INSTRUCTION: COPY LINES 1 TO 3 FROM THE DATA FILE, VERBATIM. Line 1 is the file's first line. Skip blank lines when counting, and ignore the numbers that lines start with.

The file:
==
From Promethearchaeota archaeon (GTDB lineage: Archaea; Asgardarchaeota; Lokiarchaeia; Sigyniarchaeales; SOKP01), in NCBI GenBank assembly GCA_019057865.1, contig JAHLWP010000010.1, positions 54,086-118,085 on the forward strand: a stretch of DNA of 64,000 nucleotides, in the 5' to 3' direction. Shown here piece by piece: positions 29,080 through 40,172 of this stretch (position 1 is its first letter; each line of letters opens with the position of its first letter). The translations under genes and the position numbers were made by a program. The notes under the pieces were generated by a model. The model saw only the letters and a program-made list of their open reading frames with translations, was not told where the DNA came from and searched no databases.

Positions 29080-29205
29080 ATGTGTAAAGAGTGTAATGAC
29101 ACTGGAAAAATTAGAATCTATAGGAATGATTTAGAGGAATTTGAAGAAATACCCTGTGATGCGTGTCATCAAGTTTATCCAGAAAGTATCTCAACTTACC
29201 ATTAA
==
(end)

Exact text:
From Promethearchaeota archaeon (GTDB lineage: Archaea; Asgardarchaeota; Lokiarchaeia; Sigyniarchaeales; SOKP01), in NCBI GenBank assembly GCA_019057865.1, contig JAHLWP010000010.1, positions 54,086-118,085 on the forward strand: a stretch of DNA of 64,000 nucleotides, in the 5' to 3' direction. Shown here piece by piece: positions 29,080 through 40,172 of this stretch (position 1 is its first letter; each line of letters opens with the position of its first letter). The translations under genes and the position numbers were made by a program. The notes under the pieces were generated by a model. The model saw only the letters and a program-made list of their open reading frames with translations, was not told where the DNA came from and searched no databases.

Positions 29080-29205
29080 ATGTGTAAAGAGTGTAATGAC